Jim Werner resides with his wife and 3 dogs in Brunswick, OH.
The Vegetarian Resource Group: http://www.vrg.org/
Happy Cow: http://www.happycow.net/vegan_diet.html
Kaiser Permanente’s Guide to a Plant Based Diet: http://share.kaiserpermanente.org/wp-content/uploads/2015/10/The-Plant-Based-Diet-booklet.pdf
Dr. Dean Ornish’s book: The Spectrum, A Scientifically Proven Program to Feel Better, Live Longer, Lose Weight, and Gain Health. Ballantine Books, 2008.
- Anand P, Kunnumakkara AB, Sundaram C, et al. Cancer is a preventable disease that requires major lifestyle changes. Pharm Res. 2008;25(9):2097-2116.
- Vargas AJ, Thompson PA. Diet and nutrient factors in colorectal cancer risk. Nutr Clin Pract. 2012;27(5):613-623.
- Lobb A. Eating Habits — A look at the Average U.S. Diet. The Wall Street Journal. September 17, 2005.
- Poti JM, Mendez MA, Ng SW, Popkin BM. Is the degree of food processing and convenience linked with the nutritional quality of foods purchased by US households? Am J Clin Nutr. 2015;101(6):1251-1262.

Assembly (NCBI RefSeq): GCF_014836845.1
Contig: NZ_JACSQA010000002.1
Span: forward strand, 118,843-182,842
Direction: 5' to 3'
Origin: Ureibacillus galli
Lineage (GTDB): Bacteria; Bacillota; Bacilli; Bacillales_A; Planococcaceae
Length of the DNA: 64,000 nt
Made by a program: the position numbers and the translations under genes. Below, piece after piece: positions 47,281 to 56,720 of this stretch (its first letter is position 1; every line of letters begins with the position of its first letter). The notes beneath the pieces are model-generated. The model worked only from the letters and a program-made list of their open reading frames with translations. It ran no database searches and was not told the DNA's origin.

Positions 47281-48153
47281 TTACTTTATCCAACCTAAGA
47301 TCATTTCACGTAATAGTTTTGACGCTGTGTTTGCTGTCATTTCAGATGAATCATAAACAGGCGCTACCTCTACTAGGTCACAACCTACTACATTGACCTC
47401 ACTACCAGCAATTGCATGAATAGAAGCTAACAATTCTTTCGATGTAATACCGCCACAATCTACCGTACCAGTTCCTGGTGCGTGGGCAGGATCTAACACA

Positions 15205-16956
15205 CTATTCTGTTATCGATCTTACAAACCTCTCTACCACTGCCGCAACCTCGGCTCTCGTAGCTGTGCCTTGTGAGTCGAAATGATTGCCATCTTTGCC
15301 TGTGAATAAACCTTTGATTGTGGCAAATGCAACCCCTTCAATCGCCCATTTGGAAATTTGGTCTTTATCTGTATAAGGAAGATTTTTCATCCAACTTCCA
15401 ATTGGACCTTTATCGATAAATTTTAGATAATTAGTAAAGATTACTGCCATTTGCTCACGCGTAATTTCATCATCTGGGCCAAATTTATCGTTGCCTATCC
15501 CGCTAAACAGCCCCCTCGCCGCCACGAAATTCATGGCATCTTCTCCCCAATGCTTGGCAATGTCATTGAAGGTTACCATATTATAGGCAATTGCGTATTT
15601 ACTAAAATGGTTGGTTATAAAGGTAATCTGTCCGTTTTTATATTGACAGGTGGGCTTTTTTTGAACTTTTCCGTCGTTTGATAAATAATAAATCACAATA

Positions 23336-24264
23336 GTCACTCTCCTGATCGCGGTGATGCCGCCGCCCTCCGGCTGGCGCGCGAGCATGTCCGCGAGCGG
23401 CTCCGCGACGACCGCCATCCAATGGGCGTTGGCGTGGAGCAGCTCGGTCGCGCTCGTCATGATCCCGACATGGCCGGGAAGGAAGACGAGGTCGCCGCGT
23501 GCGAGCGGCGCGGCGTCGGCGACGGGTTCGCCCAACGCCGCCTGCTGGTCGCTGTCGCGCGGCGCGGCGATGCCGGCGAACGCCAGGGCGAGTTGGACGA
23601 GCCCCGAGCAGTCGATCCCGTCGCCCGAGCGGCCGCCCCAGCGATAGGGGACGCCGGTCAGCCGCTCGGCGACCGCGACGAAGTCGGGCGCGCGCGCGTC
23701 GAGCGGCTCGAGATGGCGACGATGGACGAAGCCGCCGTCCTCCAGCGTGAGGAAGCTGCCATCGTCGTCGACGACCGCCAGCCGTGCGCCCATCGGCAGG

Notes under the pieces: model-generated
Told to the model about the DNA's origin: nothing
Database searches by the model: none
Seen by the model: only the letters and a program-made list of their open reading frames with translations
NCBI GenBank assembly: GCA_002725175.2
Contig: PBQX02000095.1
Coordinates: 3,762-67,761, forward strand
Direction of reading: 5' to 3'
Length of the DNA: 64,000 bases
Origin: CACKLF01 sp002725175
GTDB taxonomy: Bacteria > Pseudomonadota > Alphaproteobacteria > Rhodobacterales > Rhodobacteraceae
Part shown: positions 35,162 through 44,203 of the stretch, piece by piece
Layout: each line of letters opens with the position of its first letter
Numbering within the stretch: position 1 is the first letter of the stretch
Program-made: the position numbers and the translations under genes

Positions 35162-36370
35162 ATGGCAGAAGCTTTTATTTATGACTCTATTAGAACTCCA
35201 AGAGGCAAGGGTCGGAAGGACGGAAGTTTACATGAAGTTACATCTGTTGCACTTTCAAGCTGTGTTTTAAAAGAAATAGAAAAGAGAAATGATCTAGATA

- Pollan M. In Defense of Food: An Eaters Manifesto. New York: Penguin Books; 2008.
- Campbell T, Campbell TC. The China Study: Startling Implications for Diet, Weight Loss and Long-Term Health. Dallas, TX: BenBella Books; 2006.
- Esselstyn CB, Jr., Gendy G, Doyle J, Golubic M, Roizen MF. A way to reverse CAD? J Fam Pract. 2014;63(7):356-364b.
- Ornish D. …And the only side-effects are good ones. Lancet Oncol. 2011;12(10):924-925.
- Ornish D, Lin J, Chan JM, et al. Effect of comprehensive lifestyle changes on telomerase activity and telomere length in men with biopsy-proven low-risk prostate cancer: 5-year follow-up of a descriptive pilot study. Lancet Oncol. 2013;14(11):1112-1120.
- Fraser GE. Vegetarian diets: what do we know of their effects on common chronic diseases? Am J Clin Nutr. 2009;89(5):1607S-1612S.
- Tantamango-Bartley Y, Jaceldo-Siegl K, Fan J, Fraser G. Vegetarian diets and the incidence of cancer in a low-risk population. Cancer Epidemiol Biomarkers Prev. 2013;22(2):286-294.
- Orlich MJ, Fraser GE. Vegetarian diets in the Adventist Health Study 2: a review of initial published findings. Am J Clin Nutr. 2014;100 Suppl 1:353S-358S.
- WHO. World Health Report: Cancer. 2015; http://www.who.int/whr/1997/media_centre/press_release/en/index1.html. Accessed December 1, 2015.
- Ornish D. Holy Cow! What’s good for you is good for our planet: comment on “Red Meat Consumption and Mortality”. Archives of internal medicine. 2012;172(7):563-564.
Originally published in The CLL Tribune Q4 2015.